Saturday, January 12, 2019

Poltorak: Participants of the NATO HQ meeting talked about Ukraine’s accelerated NATO accession

January 12, 2019 (KyivPost) Ukraine’s Defense Minister Stepan Poltorak has said NATO representatives have changed their positions on Ukraine’s accession to the North Atlantic Alliance, and noted comprehensive assistance received by Ukraine from the bloc.
For more than four years, I have been observing the mood at NATO headquarters with regard to Ukraine. At first, we were not taken too seriously. Subsequently, we did not understand how accession to the bloc could be achieved. But during the last meeting in Brussels everyone talked about the need for our accelerated accession to NATO. We receive help from them in all directions. This was especially noticeable recently – after an act of open aggression by Russia,” he said in an interview with the state-owned Uryadovy Courier.

A picture shows President of Ukraine Petro Poroshenko during the meeting with NATO Secretary General Jens Stoltenberg in Brussels, on Dec. 13, 2018.

Poltorak said he has met Britain’s Secretary of State for Defence Gavin Williamson five times over the last six months. He said the number of tasks Ukraine must achieve before becoming a NATO member is large.
In the coming year, we need to complete the reform of the Ministry of Defense and the military authorities. This is one of the most difficult reforms – we must be very careful here so as not to disrupt the command and control. And the changes are gradually being implemented. Recently, we spoke about the need to directly purchase the weapons and equipment we needed abroad. …Everything we buy in the interests of Ukraine’s Armed Forces meets the standards of NATO,” he said.

Tuesday, January 8, 2019

Ukrainian snipers are about to get this powerful new upgrade courtesy of Canada

January 8, 2019 ( Ukraine's Ground Forces (army) will soon be on the receiving end of a massive shipment of sniper rifles from Canada. PGW Defence Technologies, based in Winnipeg, Manitoba, has been contracted to supply Ukrainian snipers with anti-material rifles in deal valued at over USD $770,000. The rifle in question is none other than PGW's flagship heavy-caliber rifle, the LRT-3 Sniper Weapon System. Produced in Canada since 2005, this gun is chambered for the popular .50 BMG round, easily capable of disabling light vehicles and punching though armor with deadly effect. Coming with an optionally-suppressed 29 inch stainless steel barrel and clocking in at just a shade over 25 lbs unloaded, the LRT-3 looks every bit the part of a heavy-caliber ranged gun. It boasts a max effective range of around 1800 meters (1.1 miles), comparable to the American Barrett M107 rifle which is also on its way to the Ukrainian army as part of a separate deal. While PGW has mostly flown under the radar over the past decade, it is no stranger to the arms game.

The company maintains contracts with the Canadian Forces to produce the .338 LM C14 Timberwolf rifle, and has supplied other foreign clients such as the Royal Saudi Land Force, and the UAE Armed Forces. In the wake of extreme tensions and armed conflict with Russia, the Ukrainian government has made overtures towards NATO, signaling their intent to eventually become a member nation. Buying over $770,000 worth of .50 caliber sniper rifles is yet another step in that direction, which will likely see the Ukrainian military adopt a number of small arms (and ammunition) in common standardized usage with NATO forces, including the 5.56x45 and 7.62x51 mm NATO rounds. In fact, the arsenals of the former Soviet satellite republic, which are still hugely populated with old-school Warsaw Pact guns like the AKM, the AK-74 and the Makarov PM, have gradually seen an influx of weapons chambered for NATO standard calibers, such  as the bullpup Tavor assault rifle, and the Zbroyar Z-10 designated marksman rifle, a locally-produced AR-10 derivative which shoots 7.62 NATO.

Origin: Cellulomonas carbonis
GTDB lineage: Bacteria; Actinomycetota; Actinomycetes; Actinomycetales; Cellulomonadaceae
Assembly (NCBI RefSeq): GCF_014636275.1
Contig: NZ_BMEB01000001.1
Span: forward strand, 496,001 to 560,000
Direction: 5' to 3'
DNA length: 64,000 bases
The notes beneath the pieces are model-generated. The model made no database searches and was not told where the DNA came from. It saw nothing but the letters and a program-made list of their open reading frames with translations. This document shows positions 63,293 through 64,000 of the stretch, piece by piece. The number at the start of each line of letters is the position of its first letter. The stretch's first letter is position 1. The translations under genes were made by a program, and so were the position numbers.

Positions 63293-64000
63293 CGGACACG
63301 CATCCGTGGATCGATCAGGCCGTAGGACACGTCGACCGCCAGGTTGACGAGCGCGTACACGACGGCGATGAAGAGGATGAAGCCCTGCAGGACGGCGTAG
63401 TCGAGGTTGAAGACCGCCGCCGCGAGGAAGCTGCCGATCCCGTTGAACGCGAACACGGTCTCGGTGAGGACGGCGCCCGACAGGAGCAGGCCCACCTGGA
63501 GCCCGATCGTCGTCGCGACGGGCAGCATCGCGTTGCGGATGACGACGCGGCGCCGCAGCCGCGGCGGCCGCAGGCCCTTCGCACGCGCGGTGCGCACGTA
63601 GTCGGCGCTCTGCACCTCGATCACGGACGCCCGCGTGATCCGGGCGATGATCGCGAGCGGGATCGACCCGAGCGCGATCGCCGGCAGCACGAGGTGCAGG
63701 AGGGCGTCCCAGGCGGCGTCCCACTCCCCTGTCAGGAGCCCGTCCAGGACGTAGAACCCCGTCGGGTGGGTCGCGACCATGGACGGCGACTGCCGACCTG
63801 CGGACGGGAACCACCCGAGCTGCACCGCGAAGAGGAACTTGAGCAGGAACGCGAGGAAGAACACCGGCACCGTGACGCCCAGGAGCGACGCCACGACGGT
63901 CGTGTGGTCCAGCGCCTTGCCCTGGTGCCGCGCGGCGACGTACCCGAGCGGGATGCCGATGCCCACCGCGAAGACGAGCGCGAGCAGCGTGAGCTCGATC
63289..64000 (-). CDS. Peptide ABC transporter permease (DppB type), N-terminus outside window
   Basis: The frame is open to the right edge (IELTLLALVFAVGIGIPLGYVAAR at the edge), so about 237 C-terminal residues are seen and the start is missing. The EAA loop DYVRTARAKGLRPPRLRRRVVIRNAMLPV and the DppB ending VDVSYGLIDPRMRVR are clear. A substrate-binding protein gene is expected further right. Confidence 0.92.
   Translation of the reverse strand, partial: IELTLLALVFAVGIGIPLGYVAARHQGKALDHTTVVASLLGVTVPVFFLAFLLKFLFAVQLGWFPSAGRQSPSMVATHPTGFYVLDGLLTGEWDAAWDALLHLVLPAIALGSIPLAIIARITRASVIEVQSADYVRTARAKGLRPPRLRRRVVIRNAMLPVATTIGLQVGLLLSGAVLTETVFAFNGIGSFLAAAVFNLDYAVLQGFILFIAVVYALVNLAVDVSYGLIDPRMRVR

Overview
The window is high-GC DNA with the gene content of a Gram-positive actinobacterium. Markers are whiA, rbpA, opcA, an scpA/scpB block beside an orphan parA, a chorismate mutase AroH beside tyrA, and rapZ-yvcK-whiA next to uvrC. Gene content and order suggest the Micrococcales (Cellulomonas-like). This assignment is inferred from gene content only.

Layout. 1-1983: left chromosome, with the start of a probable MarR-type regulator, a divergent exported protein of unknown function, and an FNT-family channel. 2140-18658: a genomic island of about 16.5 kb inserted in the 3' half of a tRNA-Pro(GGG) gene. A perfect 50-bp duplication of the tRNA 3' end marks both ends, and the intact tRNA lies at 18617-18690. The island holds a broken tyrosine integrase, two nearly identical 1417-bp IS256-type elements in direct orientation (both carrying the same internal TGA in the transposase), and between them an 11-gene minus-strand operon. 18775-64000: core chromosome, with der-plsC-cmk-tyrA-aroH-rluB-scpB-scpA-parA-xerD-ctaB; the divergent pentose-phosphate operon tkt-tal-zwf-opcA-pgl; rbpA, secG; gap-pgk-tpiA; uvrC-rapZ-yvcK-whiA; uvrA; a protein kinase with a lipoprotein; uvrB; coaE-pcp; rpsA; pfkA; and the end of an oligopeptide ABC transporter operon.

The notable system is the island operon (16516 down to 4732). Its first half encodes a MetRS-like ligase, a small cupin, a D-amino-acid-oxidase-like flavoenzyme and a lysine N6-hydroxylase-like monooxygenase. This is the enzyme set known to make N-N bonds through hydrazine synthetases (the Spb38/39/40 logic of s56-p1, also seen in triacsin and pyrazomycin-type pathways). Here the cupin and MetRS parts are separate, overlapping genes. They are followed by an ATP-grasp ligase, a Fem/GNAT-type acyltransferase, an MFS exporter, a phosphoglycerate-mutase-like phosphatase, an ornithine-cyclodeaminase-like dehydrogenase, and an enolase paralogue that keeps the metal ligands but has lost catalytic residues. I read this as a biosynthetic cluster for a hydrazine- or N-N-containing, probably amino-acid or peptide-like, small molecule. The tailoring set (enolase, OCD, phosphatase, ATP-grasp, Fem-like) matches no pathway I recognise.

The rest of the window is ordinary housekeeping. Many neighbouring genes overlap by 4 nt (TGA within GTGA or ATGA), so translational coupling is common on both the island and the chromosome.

Saturday, January 5, 2019

Ukraine Orthodox Church granted independence from Russian Church

January 5, 2019 (BBC Europe) The recently formed Orthodox Church of Ukraine has been granted independence, marking a historic split from the Russian Church. Ecumenical Patriarch Bartholomew - the head of the global Orthodox Church - has signed a document in Istanbul, Turkey, to that effect. It formalises an October announcement.

The move has provoked a furious response in Russia, where the Church has broken off links, deepening a split in the worldwide Orthodox Church. Ukraine's churches have for centuries been under the authority of the leaders of the Russian Orthodox Church in Moscow. The decision may also lead to a lasting schism in the global Orthodox movement, says the BBC's Jonah Fisher in Kiev, Ukraine.

Ukraine conflict: Russia completes Crimea security fence

January 5, 2019 (BBC Europe) Russia has finished building a high-tech security fence along annexed Crimea's border with mainland Ukraine. The fence, more than 60km (37 miles) long, is topped with barbed wire and has hundreds of sensors. Russian forces annexed Ukraine's Crimea peninsula in March 2014 - a move condemned internationally. Crimea has a Russian-speaking majority.

Russia's FSB security agency says the fence is necessary to prevent "infiltration attempts by saboteurs". An FSB statement, quoted by Russia's RIA Novosti news agency, said the fence would also thwart smugglers trading in illegal weapons, drugs, alcohol and other contraband. The fence spans the neck of land connecting Crimea with Ukraine's Kherson region. Most of its sensors pick up vibrations from any potential intruders, the FSB said, but some are also radio-location devices. Russia has similar equipment along its northern and eastern borders.